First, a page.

Vera Pauw says she has encountered abuse ‘everywhere I have coached’

Ireland manager praises women who spoke up about NC Courage coach Paul Riley

Republic of Ireland manager Vera Pauw at FAI HQ in Abbotstown: ‘This is a problem in women’s sport in general. All over the world.’ Photograph: Laszlo Geczo/Inpho

Republic of Ireland manager Vera Pauw has encountered abuse and sexual coercion, similar to the accusations that led to the removal of Paul Riley as North Carolina Courage coach, at every stop of her much-travelled career.

Speaking at the announcement of the Ireland squad, which included NC Courage players Denise O'Sullivan and Diane Caldwell, for World Cup qualifiers against Sweden and Finland, Pauw commended the interviews given recently by American former players Sinead Farrelly and Mana Shim that highlighted Riley's alleged abuse.

Riley denies the allegations.

“It is so brave that these two players came forward so maybe more will come forward now,” said Pauw. “But I want to highlight that this is a problem in women’s sport in general. All over the world. Not only [in US soccer], not only far away situations, it is has been close.


“In Ireland I have never experienced anything like that, yet,” Pauw continued. “And I hope it keeps like that. In every other country I have experienced it.

“Everywhere where I have coached.”

The 58-year-old former Netherlands international has managed the Scottish, Dutch, Russian and South African national teams before a single season at Houston Dash in 2018. She resigned her position as Thailand’s technical director 72 hours before the start of the 2019 World Cup.

“Everybody that knows me and has followed me knows that everywhere I go, the safety and wellbeing of the players comes first – to the extreme,” said Pauw. “I’ve taken up fights and everything to protect that, to be on the barricades, to do something about it. I hope that this will be the start of a huge difference in women’s sport.”

Specific details

Pauw declined to reveal specific details about her experiences working in other countries or define the abuse she was referring to, but she did emphasise a feeling of being "safe" while working for the FAI since September 2019.

“At this moment I don’t want to go into that, if you don’t mind. There is an investigation starting, Fifa is involved, so I don’t think it will help if I say things now.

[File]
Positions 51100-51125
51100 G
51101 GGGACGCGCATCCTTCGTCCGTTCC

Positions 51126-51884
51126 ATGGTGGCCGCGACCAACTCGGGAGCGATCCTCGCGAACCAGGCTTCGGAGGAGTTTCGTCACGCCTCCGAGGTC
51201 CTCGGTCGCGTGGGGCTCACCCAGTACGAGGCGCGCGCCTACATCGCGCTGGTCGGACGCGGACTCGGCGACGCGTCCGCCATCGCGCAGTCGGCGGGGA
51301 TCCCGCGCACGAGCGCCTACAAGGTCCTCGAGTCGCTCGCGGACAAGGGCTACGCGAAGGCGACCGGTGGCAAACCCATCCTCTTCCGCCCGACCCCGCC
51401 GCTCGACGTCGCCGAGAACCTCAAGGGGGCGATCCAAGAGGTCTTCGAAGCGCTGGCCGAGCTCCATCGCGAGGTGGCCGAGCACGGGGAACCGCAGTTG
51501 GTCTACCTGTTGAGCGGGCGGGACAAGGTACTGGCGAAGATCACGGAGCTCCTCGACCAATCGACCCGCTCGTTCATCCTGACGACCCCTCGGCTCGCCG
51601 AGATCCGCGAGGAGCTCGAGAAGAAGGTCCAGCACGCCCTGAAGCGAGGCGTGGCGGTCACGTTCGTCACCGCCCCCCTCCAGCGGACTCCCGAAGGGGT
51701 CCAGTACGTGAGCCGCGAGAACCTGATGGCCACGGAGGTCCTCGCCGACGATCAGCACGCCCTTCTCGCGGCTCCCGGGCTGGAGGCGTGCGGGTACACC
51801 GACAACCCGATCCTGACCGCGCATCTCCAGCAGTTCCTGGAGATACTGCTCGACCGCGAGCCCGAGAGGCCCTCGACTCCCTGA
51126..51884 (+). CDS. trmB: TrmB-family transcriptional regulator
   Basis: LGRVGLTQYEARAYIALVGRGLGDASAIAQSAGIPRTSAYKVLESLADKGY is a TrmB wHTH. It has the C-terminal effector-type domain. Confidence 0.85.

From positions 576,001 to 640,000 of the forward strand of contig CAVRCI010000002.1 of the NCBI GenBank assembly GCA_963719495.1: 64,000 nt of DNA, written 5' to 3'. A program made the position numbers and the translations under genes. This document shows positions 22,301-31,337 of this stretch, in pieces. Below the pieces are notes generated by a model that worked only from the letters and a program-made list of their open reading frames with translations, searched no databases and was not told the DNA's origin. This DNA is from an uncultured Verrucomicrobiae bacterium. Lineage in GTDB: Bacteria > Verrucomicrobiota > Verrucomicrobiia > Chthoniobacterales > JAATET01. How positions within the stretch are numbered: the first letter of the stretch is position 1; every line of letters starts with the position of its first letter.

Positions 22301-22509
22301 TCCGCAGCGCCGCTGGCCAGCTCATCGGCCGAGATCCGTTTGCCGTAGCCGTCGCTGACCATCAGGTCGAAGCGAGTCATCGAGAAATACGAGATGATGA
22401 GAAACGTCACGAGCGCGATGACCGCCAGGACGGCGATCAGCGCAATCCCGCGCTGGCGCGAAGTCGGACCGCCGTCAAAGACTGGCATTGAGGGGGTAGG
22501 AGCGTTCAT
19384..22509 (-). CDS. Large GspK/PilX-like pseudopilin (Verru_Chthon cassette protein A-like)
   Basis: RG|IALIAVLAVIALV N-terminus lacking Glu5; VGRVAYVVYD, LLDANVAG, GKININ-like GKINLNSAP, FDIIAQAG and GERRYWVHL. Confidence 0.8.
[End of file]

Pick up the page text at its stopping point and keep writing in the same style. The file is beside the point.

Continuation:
“But you can count on that, if people need me that I will be there.”

“Here in Ireland we are safe. There is a safe environment. You feel that also in the squad. But anywhere there have been players [they] have had these kinds of experiences.”

When Pauw was asked if the abuse of female athletes is assisted by sport and media being male-dominated arenas, or if it is due to an innate fear of consequences for speaking up, she replied: “I think it is a combination of that. In sport what you always get in those situations, the fine line is not there anymore. Does that make sense?

Republic of Ireland manager Vera Pauw at the squad announcement at FAI HQ in Dublin on Friday. ‘Here in Ireland we are safe. There is a safe environment. You feel that also in the squad.’ Photograph: Laszlo Geczo/Inpho

“So, it is not something like a girl on her bike and then having to experience somebody doing something to her, [but in sporting environments] it is usually something that is growing within a team and players are not aware of it and it is coming out after.

“And only when women have the guts to go into the media that is only when people take them seriously.

“It’s as if only through the media you can change things. So, in that sense, it is very brave.”

Enormous upheaval

O’Sullivan and Caldwell are part of an NC Courage squad that has been through enormous upheaval since Riley was sacked on September 30th following journalist Meg Linehan’s investigation for The Athletic.

“They are in a better space now,” said Pauw of key Irish players ahead of the opening qualifier against Sweden at Tallaght stadium next Thursday. “To be honest, the board of NWSL [US National Women’s Soccer League] is doing everything to support them. That was my concern if they get the support they need because I am far away. But they do get the support they need, the whole team.”

Riley, a 58-year-old originally from Liverpool, denies the allegations made by Farrelly and Shim, that he sexually coerced and verbally abused them, especially between 2011 and 2015 when coaching in Philadelphia, New York and Portland.

The Athletic also reported that the NWSL failed on multiple occasions to act on complaints about Riley. The league’s commissioner Lisa Baird and general counsel Lisa Levine resigned on October 1st, the same day Fifa’s judicial arm opened a formal investigation “due to the severity and seriousness of the allegations being made by players”.

Gavin Cummiskey

Gavin Cummiskey

Gavin Cummiskey is The Irish Times' Soccer Correspondent